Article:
“Now there was a man in Jerusalem, whose name was Simeon, and this man was righteous and devout, waiting for the consolation of Israel, and the Holy Spirit was upon him. And it had been revealed to him by the Holy Spirit that he would not see death before he had seen the Lord’s Christ. And he came in the Spirit into the temple, and when the parents brought in the child Jesus, to do for him according to the custom of the Law, he took him up in his arms and blessed God and said, “Lord, now you are letting your servant depart in peace, according to your word; for my eyes have seen your salvation that you have prepared in the presence of all peoples, a light for revelation to the Gentiles, and for glory to your people Israel.” And his father and his mother marveled at what was said about him. And Simeon blessed them and said to Mary his mother, “Behold, this child is appointed for the fall and rising of many in Israel, and for a sign that is opposed (and a sword will pierce through your own soul also), so that thoughts from many hearts may be revealed.” Luke 2:25-33
Simeon is “righteous and devout”, and he is waiting. Promised by the Spirit that he won’t die before he sees the Messiah, we’re led to believe that he’s an older man. In reality, whether he waited 5 years or 50 years, the magnitude of the promise must have made the waiting feel like a very long time.
Think about the sense of anticipation Simeon must have had for each day… We aren’t told at what point in Simeon’s life this promise was made, but can you just imagine the curiosity with which you’d encounter your life after this type of promise? Did he wonder if the birth of the Messiah would happen in his own family? Did he keep up with young couples in his community, wondering if the baby they would birth would be the Christ?
It’s hard to imagine the joy, excitement, and sense of fulfillment that he must have felt on the day he walked into the temple and encountered Mary, Joseph, and Jesus – the Messiah who had not only been promised to the Jewish people, but the Messiah who had been promised to him personally. I love the picture Luke paints for us of this old man, taking the baby Jesus “up in his arms” as he praises God, blesses his parents, and even foreshadows what is to come. Simeon’s declaration that this child will be a “light for revelation to the Gentiles” is no small statement either. Already, God’s plan for ALL people to be drawn to Himself, saved, and play a role in His kingdom is being made known.
After holding the Christ-child in his arms, Simeon is at peace – ready to “depart in peace” after all of his waiting and anticipating.
“And there was a prophetess, Anna, the daughter of Phanuel, of the tribe of Asher. She was advanced in years, having lived with her husband seven years from when she was a virgin, and then as a widow until she was eighty-four. She did not depart from the temple, worshiping with fasting and prayer night and day. And coming up at that very hour she began to give thanks to God and to speak of him to all who were waiting for the redemption of Jerusalem.” Luke 2:34-38
Anna wasn’t especially drawn to the temple that day, it was just her regular habit to be there. She is 84 years old and she has been a widow for many of those years, only married for seven of them. She doesn’t depart from the temple, but worships with “fasting and prayer night and day.”
Luke isn’t clear about whether she was specifically waiting for the Messiah to appear at the temple, and we’re not aware of any promises the Holy Spirit has made to her about seeing Him, but it’s clear that this woman knew God and worshipped Him regularly. She would have known the Old Testament prophecy and would have been waiting in a general sense for the One who had been promised.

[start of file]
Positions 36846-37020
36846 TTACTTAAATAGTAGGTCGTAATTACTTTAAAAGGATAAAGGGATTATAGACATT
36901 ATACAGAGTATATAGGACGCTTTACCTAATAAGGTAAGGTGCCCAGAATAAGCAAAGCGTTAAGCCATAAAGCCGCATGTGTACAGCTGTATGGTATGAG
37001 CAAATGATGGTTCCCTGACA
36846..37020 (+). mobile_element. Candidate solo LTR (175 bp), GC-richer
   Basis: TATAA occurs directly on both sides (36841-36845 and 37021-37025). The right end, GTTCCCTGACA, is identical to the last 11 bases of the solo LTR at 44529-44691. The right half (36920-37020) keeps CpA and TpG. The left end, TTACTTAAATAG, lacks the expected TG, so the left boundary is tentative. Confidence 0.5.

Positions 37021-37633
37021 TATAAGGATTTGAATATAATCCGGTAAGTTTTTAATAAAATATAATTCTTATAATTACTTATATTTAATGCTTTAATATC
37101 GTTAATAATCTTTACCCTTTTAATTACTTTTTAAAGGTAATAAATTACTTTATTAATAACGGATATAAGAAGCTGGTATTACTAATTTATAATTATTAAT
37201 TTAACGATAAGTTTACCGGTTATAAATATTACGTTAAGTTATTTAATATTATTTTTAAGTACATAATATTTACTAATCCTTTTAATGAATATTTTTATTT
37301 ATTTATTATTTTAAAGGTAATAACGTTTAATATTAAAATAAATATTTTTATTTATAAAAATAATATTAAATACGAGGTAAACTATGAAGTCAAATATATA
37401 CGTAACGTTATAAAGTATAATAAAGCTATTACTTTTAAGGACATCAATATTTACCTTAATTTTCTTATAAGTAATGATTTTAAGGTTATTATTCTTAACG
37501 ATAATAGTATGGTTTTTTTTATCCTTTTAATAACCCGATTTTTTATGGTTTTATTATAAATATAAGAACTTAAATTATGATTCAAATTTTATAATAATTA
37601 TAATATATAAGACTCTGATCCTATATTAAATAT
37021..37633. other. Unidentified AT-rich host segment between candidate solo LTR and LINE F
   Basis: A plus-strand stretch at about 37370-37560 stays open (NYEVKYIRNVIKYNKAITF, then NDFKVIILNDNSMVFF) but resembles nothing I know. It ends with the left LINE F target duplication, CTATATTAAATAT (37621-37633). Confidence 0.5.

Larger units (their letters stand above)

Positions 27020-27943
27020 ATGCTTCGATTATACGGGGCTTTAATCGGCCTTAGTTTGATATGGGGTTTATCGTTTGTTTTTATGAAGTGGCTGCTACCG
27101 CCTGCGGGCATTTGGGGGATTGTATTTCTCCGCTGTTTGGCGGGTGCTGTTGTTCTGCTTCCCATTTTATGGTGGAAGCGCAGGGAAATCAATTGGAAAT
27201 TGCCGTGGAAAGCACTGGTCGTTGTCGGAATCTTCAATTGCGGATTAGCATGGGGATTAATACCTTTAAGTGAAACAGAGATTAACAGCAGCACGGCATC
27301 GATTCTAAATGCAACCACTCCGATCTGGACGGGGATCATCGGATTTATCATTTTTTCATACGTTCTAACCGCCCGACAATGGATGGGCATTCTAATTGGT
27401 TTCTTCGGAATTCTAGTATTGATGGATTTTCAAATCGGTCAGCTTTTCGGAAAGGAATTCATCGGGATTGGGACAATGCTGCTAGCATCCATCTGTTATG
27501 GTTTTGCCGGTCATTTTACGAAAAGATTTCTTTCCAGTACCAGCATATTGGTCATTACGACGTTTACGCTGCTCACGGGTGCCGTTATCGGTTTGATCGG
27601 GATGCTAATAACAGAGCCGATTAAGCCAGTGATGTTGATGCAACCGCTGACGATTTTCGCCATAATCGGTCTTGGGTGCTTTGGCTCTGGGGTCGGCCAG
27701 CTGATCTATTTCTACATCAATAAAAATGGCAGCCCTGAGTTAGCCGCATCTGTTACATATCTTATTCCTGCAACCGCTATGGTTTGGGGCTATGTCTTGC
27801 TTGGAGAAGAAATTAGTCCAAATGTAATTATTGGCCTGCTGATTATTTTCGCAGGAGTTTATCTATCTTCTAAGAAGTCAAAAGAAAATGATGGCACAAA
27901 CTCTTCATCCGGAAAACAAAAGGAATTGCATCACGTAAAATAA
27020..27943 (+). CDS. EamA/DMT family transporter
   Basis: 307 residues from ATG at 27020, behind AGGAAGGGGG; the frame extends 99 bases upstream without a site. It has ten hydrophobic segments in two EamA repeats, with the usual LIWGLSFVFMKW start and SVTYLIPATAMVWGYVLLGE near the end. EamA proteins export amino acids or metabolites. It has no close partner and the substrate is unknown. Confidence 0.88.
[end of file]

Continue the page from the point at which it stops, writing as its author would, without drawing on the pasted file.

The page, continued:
I love the way Luke describes her entrance into the scene because it’s a typical day for her. “Coming up at that very hour…” And though she may not have been promised she would see Messiah before her death, she immediately recognizes what’s going on! Immediately she begins praising God and telling others about the “redemption of Jerusalem.”
In other words, though this is the very beginning of something new and wonderful, she knows how this story will play out. She has known and studied the Old Testament prophets. She understands the significance of the promised Messiah and she is confident in what His advent will bring to His people. No questions asked, she begins telling everyone who is waiting what is happening and what is coming. She may be advanced in years, but this woman knows her stuff!
What a joy for this faithful woman to SEE the fulfillment of more than 400 years of promise.
What about you, friend?
What about me?
Do we share any characteristics with these two saints?
Are we anticipating Christ’s return like Simeon did His first coming? Not that I’ve been promised to see His return before my natural, physical death, but am I anticipating it at all? Are we savoring the waiting? Knowing with full confidence that what God has promised about Jesus’ return is true and banking on it for every motive, decision, action, and interaction with the people around us?
Do we worship God with the fervor of Anna so that when He moves, we recognize it immediately? Are we so dedicated to fasting and praying and being in God’s house that we can explain to others what happens when God shows up? Do we sense it ourselves when He moves?
Christmas is two days away and there is so much to celebrate! But, as you see your family, travel, unwrap gifts, eat, sing, and love each other, let’s also anticipate Christ’s return and worship Him with new eyes. The consolation of Israel has arrived, just as God promised He would! Salvation for all people, a light for the Gentiles and glory for Israel, the redemption of Jerusalem!
Glory to God in the highest.